STAT 39000: Project 1 — Fall 2020

Motivation: In this project we will jump right into an R review. In this project we are going to break one larger data-wrangling problem into discrete parts. There is a slight emphasis on writing functions and dealing with strings. At the end of this project we will have greatly simplified a dataset, making it easy to dig into.

Context: We just started the semester and are digging into a large dataset, and in doing so, reviewing R concepts we’ve previously learned.

Scope: data wrangling in R, functions

Learning objectives
  • Comprehend what a function is, and the components of a function in R.

  • Read and write basic (csv) data.

  • Utilize apply functions in order to solve a data-driven problem.

Make sure to read about, and use the template found here, and the important information about projects submissions here.

You can find useful examples that walk you through relevant material in The Examples Book:

It is highly recommended to read through, search, and explore these examples to help solve problems in this project.

It is highly recommended that you use Simply click on the link and login using your Purdue account credentials.

We decided to move away from ThinLinc and away from the version of RStudio used last year ( The version of RStudio is known to have some strange issues when running code chunks.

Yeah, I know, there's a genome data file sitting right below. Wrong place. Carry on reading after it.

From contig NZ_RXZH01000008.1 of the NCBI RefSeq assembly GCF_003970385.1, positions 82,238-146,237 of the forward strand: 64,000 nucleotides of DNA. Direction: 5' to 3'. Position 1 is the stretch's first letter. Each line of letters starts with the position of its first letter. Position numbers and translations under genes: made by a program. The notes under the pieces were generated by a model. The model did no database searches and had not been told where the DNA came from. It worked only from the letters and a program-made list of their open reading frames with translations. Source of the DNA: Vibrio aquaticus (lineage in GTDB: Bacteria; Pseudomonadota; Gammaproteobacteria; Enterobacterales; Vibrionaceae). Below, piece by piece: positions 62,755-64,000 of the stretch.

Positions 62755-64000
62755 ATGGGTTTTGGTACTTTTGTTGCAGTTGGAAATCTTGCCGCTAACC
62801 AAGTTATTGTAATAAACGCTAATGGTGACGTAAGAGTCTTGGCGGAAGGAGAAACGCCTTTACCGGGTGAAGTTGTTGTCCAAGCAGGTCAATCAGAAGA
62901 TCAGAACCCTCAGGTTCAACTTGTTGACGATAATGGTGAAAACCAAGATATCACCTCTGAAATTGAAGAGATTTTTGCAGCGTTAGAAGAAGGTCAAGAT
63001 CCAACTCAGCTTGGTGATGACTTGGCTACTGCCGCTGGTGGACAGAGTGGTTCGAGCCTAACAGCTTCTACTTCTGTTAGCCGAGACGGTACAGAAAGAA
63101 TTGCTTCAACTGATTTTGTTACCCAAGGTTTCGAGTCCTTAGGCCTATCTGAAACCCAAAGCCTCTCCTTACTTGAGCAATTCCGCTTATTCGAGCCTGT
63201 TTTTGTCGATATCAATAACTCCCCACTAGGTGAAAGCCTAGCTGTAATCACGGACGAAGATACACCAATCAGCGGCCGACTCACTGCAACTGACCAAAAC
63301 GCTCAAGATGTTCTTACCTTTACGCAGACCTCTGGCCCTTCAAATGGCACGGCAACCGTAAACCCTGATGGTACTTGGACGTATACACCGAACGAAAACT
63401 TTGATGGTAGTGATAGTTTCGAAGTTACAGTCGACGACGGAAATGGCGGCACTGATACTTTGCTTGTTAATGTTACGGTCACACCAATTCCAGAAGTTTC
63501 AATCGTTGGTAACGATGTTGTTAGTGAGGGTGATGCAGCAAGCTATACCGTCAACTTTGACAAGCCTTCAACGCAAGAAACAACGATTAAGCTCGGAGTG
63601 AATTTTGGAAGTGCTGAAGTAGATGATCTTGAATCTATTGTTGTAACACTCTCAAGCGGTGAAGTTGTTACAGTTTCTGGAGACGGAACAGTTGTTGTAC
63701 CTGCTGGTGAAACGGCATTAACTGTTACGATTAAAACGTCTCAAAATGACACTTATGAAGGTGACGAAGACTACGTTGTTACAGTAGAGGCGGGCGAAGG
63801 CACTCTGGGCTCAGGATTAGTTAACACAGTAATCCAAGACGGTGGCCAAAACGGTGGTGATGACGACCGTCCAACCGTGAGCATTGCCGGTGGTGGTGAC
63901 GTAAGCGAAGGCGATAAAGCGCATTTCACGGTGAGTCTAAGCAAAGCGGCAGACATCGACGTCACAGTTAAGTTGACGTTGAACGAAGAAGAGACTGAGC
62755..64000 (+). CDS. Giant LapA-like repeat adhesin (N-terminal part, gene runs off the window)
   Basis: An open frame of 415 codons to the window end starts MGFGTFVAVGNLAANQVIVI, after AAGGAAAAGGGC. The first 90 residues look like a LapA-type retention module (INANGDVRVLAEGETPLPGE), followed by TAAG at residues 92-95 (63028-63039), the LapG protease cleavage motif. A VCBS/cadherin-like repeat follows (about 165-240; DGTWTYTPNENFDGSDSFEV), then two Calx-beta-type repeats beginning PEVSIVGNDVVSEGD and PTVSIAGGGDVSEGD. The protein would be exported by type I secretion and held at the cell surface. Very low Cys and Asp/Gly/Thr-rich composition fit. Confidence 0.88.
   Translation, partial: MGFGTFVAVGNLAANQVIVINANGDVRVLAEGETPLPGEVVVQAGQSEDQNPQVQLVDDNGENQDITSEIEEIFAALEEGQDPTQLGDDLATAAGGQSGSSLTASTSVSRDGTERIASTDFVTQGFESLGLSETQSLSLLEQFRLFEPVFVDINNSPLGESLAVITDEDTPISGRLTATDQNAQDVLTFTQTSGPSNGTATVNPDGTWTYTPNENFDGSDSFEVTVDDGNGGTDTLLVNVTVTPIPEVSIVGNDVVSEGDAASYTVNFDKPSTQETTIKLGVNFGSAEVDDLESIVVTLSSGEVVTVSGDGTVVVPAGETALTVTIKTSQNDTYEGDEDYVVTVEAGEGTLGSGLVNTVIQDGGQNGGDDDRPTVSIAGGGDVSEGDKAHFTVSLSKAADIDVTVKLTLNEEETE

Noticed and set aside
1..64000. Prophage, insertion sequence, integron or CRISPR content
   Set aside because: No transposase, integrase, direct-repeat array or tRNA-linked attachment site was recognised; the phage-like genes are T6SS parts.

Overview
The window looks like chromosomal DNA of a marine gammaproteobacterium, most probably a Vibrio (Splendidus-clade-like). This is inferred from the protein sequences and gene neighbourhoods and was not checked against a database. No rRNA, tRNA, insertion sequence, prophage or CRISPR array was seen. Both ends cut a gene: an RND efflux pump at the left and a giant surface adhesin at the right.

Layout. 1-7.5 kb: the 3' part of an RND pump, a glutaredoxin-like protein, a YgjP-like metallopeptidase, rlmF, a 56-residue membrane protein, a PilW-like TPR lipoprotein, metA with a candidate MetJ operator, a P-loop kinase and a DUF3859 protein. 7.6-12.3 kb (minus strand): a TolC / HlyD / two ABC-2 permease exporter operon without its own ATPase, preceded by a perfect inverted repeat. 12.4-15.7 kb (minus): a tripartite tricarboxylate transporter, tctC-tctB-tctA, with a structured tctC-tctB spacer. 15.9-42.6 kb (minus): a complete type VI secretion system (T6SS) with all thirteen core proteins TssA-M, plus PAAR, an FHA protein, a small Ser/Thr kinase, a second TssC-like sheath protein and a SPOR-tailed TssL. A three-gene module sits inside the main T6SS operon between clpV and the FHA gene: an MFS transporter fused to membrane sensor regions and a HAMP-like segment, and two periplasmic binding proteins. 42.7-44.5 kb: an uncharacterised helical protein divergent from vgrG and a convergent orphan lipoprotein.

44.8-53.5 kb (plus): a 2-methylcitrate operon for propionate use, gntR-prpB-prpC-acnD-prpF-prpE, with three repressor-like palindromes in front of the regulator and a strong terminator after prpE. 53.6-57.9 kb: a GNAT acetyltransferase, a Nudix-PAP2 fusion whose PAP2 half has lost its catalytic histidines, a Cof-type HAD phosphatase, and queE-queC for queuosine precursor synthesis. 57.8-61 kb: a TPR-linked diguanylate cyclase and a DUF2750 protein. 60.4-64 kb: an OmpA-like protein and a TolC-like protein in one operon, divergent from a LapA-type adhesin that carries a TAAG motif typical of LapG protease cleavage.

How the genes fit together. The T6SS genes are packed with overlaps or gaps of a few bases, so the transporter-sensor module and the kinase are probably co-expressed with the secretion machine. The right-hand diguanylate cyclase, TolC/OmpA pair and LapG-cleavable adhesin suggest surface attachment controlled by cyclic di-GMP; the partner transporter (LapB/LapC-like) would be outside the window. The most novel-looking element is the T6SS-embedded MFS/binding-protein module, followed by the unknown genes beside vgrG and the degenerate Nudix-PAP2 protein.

Remember the very useful documentation shortcut ?. To use, simply type ? in the console, followed by the name of the function you are interested in.

You can also look for package documentation by using help(package=PACKAGENAME), so for example, to see the documentation for the package ggplot2, we could run:


Sometimes it can be helpful to see the source code of a defined function. A function is any chunk of organized code that is used to perform an operation. Source code is the underlying R or c or c++ code that is used to create the function. To see the source code of a defined function, type the function’s name without the (). For example, if we were curious about what the function Reduce does, we could run:


Occasionally this will be less useful as the resulting code will be code that calls c code we can’t see. Other times it will allow you to understand the function better.



Often times (maybe even the majority of the time) data doesn’t come in one nice file or database. Explore the datasets in /class/datamine/data/airbnb.